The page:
5. Norwegian Female Pedophile Predators go Free and stay in job at Oslo orphanages

Norway Television TV2 - By Eirik Haukenes - 04.12.2007

RECEIVED COMPENSATION: The orphanage child received compensation, but the perpetrator stays in her job. ( TV 2 )

He received NOK 725,000 (EUR 100,000) in compensation after sexual abuse in the orphanage, but the female perpatrator is still working at the orphanage.

For 26 years the former orphanage child kept a horrible secret.

- I was sexually abused from an age of 13 to 15 in a private orphanage that Oslo Municipality was paying for. It happened every night shift, tells the former orphanage child.

Recently he applied for compensation with the Oslo Municipality Compensation Fund for Former Orphanage Children. The board found his detailed statement on sexual abuse credible and proven, and he received NOK 725,000 in compensation from Oslo Municipality.

Sylvi Listhaug, the Oslo City Council Executive Member for Welfare and Social Services from FrP (The Norwegian Right Wing Party) is defending the system of payments in exchange for silence over female pedophile predators operating in Oslo orphanages.

Still at work

But in the same judgement they decided not to press charges against the female pedophile perpetrator who was identified by name.

- She still works at the orphanage making her childvictims. It is horrible that she can abuse other children, he said.

So far 275 Norwegians have been formally found credible and admissable in their reportings of abuse. But nothing is being done to check if the perpetrators identified by name are still working in the system.

- It is not in our task definition and discretion to investigate these matters further, said Berit Rannestad, general secretary of the Oslo Municipality Compensation Fund for Former Orphanage Children to TV 2 News.

Conspiracy of Silence

So although in Norway it is a criminal act by law not to report sexual abuse against children the board keeps the names a secret, and an order of silence is put in place to prohibit them to distribute the names to the proper authorities. This might effect todays orphanage children.

Office of the Oslo Municipality Compensation Fund for Former Orphanage Children who were abused (Vederlagsutvalget - Oslo kommune) in Norway:

Visiting adress: Øvre Slottsgate 2 b, Oslo Centre, Norway.
Postal adress: City Hall, 0037 Oslo, Norway

- Given that the identified perpetrators in fact have committed sexual abuse against children, then the order of silence that is put in place by Oslo Municipality is seriously obstructing the protection of other children in other institutions against these severe abuses, said Dr. jur Elisabeth Gording Stang from the Norwegian Centre for Human Rights.

That is definately not in accordance with the Children’s Rights Convention, which states that abuse shall be adressed and stopped by any and all means immediately.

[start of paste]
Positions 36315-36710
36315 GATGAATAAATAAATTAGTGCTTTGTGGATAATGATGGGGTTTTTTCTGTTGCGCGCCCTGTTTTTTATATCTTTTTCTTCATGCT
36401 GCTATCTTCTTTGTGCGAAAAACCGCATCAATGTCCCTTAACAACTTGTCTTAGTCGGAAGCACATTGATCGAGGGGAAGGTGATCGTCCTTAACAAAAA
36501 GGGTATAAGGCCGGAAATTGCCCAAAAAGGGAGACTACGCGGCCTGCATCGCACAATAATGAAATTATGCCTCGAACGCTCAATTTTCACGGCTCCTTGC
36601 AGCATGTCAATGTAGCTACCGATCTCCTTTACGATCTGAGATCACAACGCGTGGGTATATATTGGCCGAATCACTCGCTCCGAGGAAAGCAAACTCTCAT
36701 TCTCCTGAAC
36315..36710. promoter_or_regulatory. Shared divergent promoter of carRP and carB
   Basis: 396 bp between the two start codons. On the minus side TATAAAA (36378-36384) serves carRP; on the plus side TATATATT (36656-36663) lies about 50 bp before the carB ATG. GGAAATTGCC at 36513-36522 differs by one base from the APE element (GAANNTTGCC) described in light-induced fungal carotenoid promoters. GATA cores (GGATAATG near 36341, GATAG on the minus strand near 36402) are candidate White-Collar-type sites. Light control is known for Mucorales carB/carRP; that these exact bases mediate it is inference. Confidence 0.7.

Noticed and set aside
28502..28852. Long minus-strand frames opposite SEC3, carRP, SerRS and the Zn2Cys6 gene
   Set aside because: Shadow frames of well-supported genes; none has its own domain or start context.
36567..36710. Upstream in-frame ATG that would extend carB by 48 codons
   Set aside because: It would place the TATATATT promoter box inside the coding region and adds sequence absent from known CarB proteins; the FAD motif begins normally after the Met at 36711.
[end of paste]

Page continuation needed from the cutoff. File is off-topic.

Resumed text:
Defending the system – Payments in exchange for silence

Sylvi Listhaug, the Oslo City Council Executive Member for Welfare and Social Services from FrP (The Norwegian Right Wing Party) is defending the system:

- The Compensation Fund Board is not supposed to have any opinion on the question of guilt. One of the requirements when people are addressing the Compensation Fund is that the information is protected by order of silence, she said to TV 2 News.


FIKK ERSTATNING: Det tidligere barnehjemsbarnet fikk erstatning, men overgriperen fortsetter i jobben. ( TV 2 )

Sjekker ikke gamle overgripere

Han fikk 725.000 kroner i erstatning etter å ha blitt seksuelt misbrukt på barnehjem, men kvinnen som forgrep seg jobber fortsatt på barnehjemmet.

I 26 år holdt det tidligere barnehjemsbarnet på en hemmelighet.

- Jeg ble seksuelt misbrukt fra 13-årsalderen til jeg var 15 på et privat barnehjem som Oslo kommune betalte. Det skjedde på hver nattevakt, forteller det tidligere barnehjemsbarnet.

Nylig tok han kontakt med Oslo kommunes vederlagsordning for tidligere barnehjemsbarn. Utvalget festet lit til hans detaljerte forklaring om de seksuelle overgrepene, og han fikk utbetalt 725.000 kroner.

Jobber fortsatt
Men, den navngitte overgriperen gjorde ikke utvalget noe med.

- Hun jobber fortsatt på barnehjemmet. Det er fælt at hun kan misbruke andre unger, sier han.

Så langt har 275 personer blitt trodd når de har fortalt om overgrep. Men ingenting blir gjort for å sjekke om de navngitte overgriperne fortsatt er i systemet.

- Det ligger utenfor det som er meningen med kartleggingen, sier Berit Rannestad, sekretariatsleder i Vederlagsutvalget i Oslo kommune til TV 2 Nyhetene.

Dermed gjør ikke utvalget noe med navnene, og taushetsplikten forhindrer dem i å gi navnene videre. Det kan gå utover dagens barnehjemsbarn.

- Forutsatt at de navngitte personene som er oppgitt som overgripere faktisk har begått seksuelle overgrep mot barn, så forhindrer den taushetsplikten en mulig beskyttelse av andre barn i institusjoner, sier Dr. juris Elisabeth Gording Stang ved Norsk senter for menneskerettigheter.

Det er et klart brudd på barnekonvensjonen, som sier at man uansett skal forhindre overgrep.

Forsvarer ordningen